THE early-to-mid-2000s saw an influx of British alternative bands who blended crushingly heavy riffs with a chorus-driven, pop rock sensibility. Bands like Biffy Clyro and Fightstar are the best-known examples from this scene but in the eyes of many, the most underrated of these groups was Reuben.
Based in Surrey, Reuben released three critically-acclaimed albums of hardcore-pop-rock-metal before calling it a day in 2008. Five years later, their frontman Jamie Lenman – now sporting a three-piece suit and a twirly moustache – released his debut solo album Muscle Memory; a bewildering yet compelling double LP, half extreme metal and half big band, folk and jazz.
This tour marks Lenman’s first full run of shows since 2014 and the night kicks off with performances from two power duos; instrumental noiseniks Super Goliath, followed by HCBP – a bluesy noise rock side project of the hardcore band HECK.
This two-piece action, it turns out, is a sign of things to come. In a stark departure from his previous six-piece, jazz-metal live show, Lenman takes the stage accompanied only by drummer Dan Kavanagh – both stylishly-clad in white suits. Somehow, this stripped-back line-up sounds no less powerful than ever as Lenman launches into new single ‘Waterloo Teeth’ followed by the brutal ‘Fizzy Blood’.
The simplistic, guitar/drums set-up really makes Lenman’s guitar work shine, especially on the Reuben tracks that pepper the set. ‘Parties Break Hearts’ sounds like the soundtrack to the entire room’s teenage years, while ‘Blitzkrieg’ gets the unusually chilled-out crowd moving.
While many in the crowd are most enthusiastic about the numbers from Lenman’s former band, his solo material still manages to take centre-stage. ‘Waterloo Teeth’ B-side ‘Mississippi’ provokes a big singalong, as does the heartfelt ‘I Ain’t Your Boy’.
If the first quarter of the set felt too straightforward, it’s soon turned on its head in true Lenman style as he swaps his battered Yamaha guitar for an acoustic, bringing out the folkiest numbers from Muscle Memory. The country-stomp of ‘Shotgun House’ is followed by a crowd do-si-do to the bluegrass of ‘If You Have to Ask, You’ll Never Know’. The electric guitar comes back out for the emotional ‘Best Enemies’, after which, the set’s heaviness turns up a notch once again.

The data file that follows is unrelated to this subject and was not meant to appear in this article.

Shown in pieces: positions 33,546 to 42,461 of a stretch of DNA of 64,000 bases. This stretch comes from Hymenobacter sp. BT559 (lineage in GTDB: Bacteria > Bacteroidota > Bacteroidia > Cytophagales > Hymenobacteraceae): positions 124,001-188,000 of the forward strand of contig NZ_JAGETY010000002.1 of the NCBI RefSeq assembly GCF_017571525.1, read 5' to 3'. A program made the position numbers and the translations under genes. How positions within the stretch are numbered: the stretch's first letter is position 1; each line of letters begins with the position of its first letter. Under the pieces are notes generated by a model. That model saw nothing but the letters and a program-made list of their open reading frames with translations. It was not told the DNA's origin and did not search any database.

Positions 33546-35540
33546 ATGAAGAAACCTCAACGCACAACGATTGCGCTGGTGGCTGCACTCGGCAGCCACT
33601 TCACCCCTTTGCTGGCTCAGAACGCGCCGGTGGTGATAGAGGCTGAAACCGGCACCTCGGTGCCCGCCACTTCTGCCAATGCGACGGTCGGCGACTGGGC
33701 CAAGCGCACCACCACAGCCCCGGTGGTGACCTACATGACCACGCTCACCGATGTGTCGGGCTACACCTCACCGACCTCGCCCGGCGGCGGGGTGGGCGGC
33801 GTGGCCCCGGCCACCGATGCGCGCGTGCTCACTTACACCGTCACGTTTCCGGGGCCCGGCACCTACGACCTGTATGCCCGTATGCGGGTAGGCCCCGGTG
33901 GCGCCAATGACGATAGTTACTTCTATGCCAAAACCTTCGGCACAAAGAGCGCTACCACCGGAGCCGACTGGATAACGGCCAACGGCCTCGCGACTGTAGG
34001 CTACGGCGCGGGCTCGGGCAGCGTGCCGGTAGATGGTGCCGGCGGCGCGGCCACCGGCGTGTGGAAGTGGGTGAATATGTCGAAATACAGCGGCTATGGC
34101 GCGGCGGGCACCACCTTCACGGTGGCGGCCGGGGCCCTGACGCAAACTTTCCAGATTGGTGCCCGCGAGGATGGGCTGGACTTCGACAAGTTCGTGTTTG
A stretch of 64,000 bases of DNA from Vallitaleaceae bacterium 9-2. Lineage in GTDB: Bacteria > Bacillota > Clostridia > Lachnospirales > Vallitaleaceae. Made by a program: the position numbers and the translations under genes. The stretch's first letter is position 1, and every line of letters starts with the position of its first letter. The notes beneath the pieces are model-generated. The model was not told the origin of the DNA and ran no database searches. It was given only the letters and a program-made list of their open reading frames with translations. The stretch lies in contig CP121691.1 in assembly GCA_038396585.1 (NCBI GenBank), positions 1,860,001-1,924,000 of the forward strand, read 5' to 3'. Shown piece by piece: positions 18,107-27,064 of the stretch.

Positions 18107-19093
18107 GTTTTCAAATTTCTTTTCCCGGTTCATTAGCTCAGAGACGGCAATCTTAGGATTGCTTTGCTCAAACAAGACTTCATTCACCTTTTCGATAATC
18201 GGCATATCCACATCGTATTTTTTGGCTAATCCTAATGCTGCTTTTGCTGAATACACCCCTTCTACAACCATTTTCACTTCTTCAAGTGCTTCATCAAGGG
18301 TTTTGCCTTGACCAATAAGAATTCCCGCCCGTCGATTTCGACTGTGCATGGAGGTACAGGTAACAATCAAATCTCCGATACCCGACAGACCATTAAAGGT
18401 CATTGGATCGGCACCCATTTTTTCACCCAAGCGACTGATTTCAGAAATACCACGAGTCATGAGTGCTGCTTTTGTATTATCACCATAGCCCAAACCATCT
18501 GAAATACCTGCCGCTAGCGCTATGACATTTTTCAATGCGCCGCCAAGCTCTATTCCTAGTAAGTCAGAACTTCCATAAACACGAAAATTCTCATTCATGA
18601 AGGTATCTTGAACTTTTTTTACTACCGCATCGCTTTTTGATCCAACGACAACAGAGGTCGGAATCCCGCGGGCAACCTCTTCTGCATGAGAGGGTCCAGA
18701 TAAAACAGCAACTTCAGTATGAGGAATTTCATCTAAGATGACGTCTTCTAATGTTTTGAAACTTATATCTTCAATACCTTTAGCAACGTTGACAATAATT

Between songs, Lenman cracks jokes at a rate that some stand-ups would be jealous of, prompting major laughter with his responses to heckles and his explanation of why his amp is topped with multi-coloured, plastic cereal bowls (it’s a rider request, to make sure the venue’s paying attention). After chastising the crowd for lying as they cheer for new songs – “Nobody came here to hear new songs…but I’m gonna play them anyway” – he blasts through unreleased new track ‘All of England is a City’, based on a nightmare he had, before appeasing the more longstanding fans with another Reuben song, ‘Some Mothers Do ‘Ave ‘Em’.
Encouraging the crowd, who have packed out Sound Control’s top floor, to find “a last little bit of energy”, Lenman closes on three of his most brutally heavy tracks: Michael Jackson tribute ‘Gary, Indiana’, ‘The Six-Fingered Hand’ and finally, the Reuben epic ‘Cities on Fire’. Then…the lights are up and he’s gone, with no encores to be had and the audience visibly both exhausted and in awe.
Make no mistake – Jamie Lenman remains one of this country’s most underrated rock musicians.
By Joseph Stevens